Volume 18 • Issue 17 | September 16 - 22, 2005

B.P.C. elevator problem remains stuck

By Ronda Kaysen

How many government officials does it take to fix an elevator? More than you can imagine if the elevator is in Battery Park City.
There are four elevators connecting Battery Park City to Church St., carrying passengers up and over Route 9A (West St.), onto a pedestrian bridge. Of the four—at Rector, Liberty, Vesey and Church Sts.—two currently do not work and the other two are a gamble.

The elevators have long earned a reputation for being wholly unreliable. Weary pedestrians, stroller-pushers and those with disabilities are often left stranded on West St., peddling along from one broken elevator to the next, left to either dash across a dizzying West St. highway or climb the pedestrian bridge steps. For those with physical disabilities and limitations, stairs are not a viable option.

The Battery Park City Authority, which maintains two of the bridges, attributes their unreliable status to an elevator workers union strike, which was recently resolved, and an inherent problem with operating outdoor elevators in a Northeastern climate.

“Outdoor elevators are not meant for this climate,” said Leticia Remauro, an authority spokesperson, at a recent Community Board 1 meeting. “I’m not lying to you, I’m telling you the truth. We’re out there in the field trying to get this done.”

Changes are on the way, officials insist. The Chambers St. elevator, which is maintained by the authority, should be up and running in about two weeks, once the hydraulics are replaced, Remauro insists. The authority plans to replace the elevator itself within the year, which will require another closure. “We believe that this replacement is going to provide incredible service,” Remauro told Downtown Express.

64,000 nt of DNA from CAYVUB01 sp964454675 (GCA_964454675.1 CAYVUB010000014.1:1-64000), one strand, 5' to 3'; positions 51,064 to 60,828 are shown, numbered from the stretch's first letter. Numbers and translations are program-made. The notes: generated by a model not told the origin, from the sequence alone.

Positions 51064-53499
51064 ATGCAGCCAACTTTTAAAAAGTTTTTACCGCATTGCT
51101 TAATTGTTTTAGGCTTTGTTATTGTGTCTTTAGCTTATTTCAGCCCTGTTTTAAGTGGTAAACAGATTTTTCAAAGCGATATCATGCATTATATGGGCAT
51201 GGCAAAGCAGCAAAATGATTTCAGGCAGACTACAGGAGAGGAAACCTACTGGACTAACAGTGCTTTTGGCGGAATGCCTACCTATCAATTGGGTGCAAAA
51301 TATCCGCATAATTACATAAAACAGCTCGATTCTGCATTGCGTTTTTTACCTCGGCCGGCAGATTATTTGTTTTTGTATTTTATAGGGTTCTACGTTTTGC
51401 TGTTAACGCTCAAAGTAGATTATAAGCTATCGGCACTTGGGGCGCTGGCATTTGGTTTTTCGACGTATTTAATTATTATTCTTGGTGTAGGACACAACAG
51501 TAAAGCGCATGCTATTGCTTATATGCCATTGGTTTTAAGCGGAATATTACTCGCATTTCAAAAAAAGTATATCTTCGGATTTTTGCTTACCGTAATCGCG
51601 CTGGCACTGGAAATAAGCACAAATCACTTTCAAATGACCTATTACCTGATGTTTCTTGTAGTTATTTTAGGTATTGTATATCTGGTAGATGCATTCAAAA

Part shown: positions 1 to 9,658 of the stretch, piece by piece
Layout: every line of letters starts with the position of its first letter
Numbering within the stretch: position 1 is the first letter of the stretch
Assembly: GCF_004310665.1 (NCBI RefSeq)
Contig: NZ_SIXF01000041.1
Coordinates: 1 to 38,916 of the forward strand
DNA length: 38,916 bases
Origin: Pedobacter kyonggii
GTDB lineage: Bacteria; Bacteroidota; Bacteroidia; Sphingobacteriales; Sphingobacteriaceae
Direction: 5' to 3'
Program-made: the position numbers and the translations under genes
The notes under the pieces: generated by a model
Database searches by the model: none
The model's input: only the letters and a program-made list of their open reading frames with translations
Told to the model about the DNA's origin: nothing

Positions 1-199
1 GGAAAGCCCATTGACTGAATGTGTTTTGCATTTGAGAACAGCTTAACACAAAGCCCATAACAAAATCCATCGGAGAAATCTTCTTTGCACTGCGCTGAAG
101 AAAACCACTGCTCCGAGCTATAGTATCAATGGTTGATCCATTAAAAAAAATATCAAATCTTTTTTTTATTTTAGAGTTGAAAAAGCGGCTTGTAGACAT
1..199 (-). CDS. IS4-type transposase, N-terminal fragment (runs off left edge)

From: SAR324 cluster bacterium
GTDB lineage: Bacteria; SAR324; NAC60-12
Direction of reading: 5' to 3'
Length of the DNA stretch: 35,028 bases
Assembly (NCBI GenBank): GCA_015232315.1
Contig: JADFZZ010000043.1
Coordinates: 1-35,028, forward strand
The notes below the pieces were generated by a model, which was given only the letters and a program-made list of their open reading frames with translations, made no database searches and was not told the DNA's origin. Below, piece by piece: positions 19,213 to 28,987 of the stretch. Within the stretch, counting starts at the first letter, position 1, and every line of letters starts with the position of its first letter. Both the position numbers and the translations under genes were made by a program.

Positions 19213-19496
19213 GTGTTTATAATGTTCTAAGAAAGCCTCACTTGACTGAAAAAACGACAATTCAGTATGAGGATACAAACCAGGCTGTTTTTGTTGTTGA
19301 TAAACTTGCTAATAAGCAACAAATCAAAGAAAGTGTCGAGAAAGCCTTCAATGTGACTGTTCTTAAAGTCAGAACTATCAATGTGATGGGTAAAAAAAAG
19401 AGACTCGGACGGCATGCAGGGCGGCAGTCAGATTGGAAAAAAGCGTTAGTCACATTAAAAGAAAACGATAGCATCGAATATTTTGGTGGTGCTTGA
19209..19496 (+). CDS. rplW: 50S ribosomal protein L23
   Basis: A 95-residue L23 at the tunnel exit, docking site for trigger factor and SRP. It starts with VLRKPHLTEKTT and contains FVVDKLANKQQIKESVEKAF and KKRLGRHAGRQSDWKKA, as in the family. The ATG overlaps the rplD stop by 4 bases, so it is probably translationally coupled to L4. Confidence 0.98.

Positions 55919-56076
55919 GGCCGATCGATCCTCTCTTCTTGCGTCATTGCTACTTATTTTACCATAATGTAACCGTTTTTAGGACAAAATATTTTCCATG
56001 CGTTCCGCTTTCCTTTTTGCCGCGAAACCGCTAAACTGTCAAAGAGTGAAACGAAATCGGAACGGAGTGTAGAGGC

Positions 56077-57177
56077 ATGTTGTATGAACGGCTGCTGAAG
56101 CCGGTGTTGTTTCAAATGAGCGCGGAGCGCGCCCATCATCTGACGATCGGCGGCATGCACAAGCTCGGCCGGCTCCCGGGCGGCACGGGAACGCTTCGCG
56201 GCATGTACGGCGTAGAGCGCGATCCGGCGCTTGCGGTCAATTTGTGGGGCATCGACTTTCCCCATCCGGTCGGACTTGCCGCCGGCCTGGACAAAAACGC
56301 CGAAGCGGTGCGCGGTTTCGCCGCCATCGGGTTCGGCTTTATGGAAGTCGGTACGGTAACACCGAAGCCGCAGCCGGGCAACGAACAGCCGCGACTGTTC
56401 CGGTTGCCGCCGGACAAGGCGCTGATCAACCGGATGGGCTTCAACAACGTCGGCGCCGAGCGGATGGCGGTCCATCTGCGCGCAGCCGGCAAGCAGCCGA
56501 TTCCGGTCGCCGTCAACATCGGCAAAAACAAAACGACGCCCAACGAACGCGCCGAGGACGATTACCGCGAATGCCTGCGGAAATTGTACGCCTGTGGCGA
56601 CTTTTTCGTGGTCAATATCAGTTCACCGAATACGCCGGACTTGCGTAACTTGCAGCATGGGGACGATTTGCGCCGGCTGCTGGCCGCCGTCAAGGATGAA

The Liberty St. elevator is more of a chair lift than an elevator. It is maintained by Brookfield Properties and is currently being replaced with a hardier system. Work began on the elevator this week and will finish by mid-January. “It will be more along the lines of — I hate to say it — the Vesey St. elevator,” Michael Bosso, director of operations for Brookfield, told board members.

The Vesey St. elevator, also maintained by Brookfield, is operating with few glitches, although pedestrians still complain that it is a far cry from reliable.

No changes are planned for the Rector St. elevator, which is also a chair lift. The Rector St. elevator is lightly used and the Authority, which maintains it, has no intentions of meddling with it anytime soon.

C.B. 1 chairperson Julie Menin suggested establishing a task force to figure out why the elevators are so finicky. “This situation is totally unacceptable,” she told city officials at the meeting. “We are rebuilding the World Trade Center and yet we can’t fix these elevators.”



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